The 2024 edition of CERAWeek, one of the most important global energy conferences, was bigger than ever, making our third consecutive year of sponsorship the best yet. Damian Beauchamp, our President and Chief Development Officer, spoke at several sessions and had a front-row seat to the big ideas and conversations that shaped the event.

In this interview, Damian reflects on his CERAWeek experience, how the conference has changed over the 10 years he’s attended, and what he looks forward to next year.

What was your top takeaway from this year’s CERAWeek?

The main thing I left with was the impression that the legacy energy industry is now highly collaborative with the new, climate-positive solutions that are emerging. There was an open-mindedness throughout the entire event and a sense that the energy transition is more opportunity than threat.

This was refreshing and a pretty significant change from past years, when there was much more open skepticism about the value that climate tech had to offer. 

So this a shift from the past? What are the ways you’ve seen the mood change in recent years?

CERAWeek has evolved from a pure-play oil-and-gas conference to one that embraces all forms of energy. It provides a fresh take on the idea of the “energy transition” in that many climate-positive solutions are actually extensions of the current industry.

You could see this even in how the event itself is designed. This year, the Agora’s Climate Hub was situated right at the sky bridge that connects the Agora to the Executive Conference, while the Hydrogen Hub was further toward the end of the Agora corridor. This was smart since it ensured that attendees flowing between the Executive Conference and the Agora would engage with the Climate Hub. The Hydrogen Hub naturally draws more foot traffic since it’s already an established industry within the legacy oil and gas space.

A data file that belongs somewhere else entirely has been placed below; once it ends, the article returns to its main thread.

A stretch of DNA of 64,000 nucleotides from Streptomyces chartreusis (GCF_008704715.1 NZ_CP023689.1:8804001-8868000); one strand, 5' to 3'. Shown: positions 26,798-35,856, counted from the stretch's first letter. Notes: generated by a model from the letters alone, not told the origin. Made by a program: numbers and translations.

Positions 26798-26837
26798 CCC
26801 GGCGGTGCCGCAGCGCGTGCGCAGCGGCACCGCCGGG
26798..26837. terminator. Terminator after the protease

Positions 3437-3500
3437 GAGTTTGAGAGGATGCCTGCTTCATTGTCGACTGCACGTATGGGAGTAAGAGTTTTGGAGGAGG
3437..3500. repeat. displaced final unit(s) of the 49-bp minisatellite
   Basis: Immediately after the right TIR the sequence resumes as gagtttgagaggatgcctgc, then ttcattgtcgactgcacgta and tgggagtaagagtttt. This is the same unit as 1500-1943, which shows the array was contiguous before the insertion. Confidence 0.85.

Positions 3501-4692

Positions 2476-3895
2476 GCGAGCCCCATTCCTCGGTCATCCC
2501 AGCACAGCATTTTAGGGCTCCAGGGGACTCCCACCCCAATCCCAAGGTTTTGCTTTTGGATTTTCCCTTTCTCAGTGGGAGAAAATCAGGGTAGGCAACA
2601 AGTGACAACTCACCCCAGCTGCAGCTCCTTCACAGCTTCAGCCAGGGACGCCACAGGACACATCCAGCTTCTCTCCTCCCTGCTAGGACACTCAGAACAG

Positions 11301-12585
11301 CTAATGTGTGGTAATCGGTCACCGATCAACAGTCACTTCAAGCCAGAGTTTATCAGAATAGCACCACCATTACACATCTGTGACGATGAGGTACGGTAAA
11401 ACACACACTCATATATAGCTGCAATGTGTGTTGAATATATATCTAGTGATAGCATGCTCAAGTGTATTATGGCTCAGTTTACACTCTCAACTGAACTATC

This setup ensured that the “energy” around the Agora was incredible. While I spent a good deal of time on the Executive conference side, I frequently found myself drawn back to the Agora for talks or meetings. 

Can you mention a few themes that stood out for you?

There was an increased focus on carbon capture as a viable solution. Total announced on the first day of the conference that it acquired carbon storage pioneer Talos, only the latest in a string of developments positioning the oil giants to make major inroads into this space. Alongside this, clean ammonia is growing in importance as a revenue stream for these companies.

One theme that felt quite new was frequent discussions on the massive increase in power demands for artificial intelligence, which seemed to be on every energy executive’s mind this year. We even had the CEO of Accenture and Bill Gates on stage talking about AI and the opportunities it presents to the energy industry, from utilization across the grid to saving time and money for any number of applications.

What do you see on the horizon for the industry over the next year?

Going forward, it’s really going to be all about deployment. A few years ago, the energy transition emerged at the Agora as something to be pursued aggressively and dramatically. That mood has quieted down a bit as people contemplate what it will take to decarbonize in a fair and equitable way, especially in the Global South. 

At the same time, we now have the pieces in place across the industry—supported by policies like the Inflation Reduction Act—to put steel into the ground. So, I expect to see a shift from announcements about technology or financing to real-world construction updates at CERAWeek next year.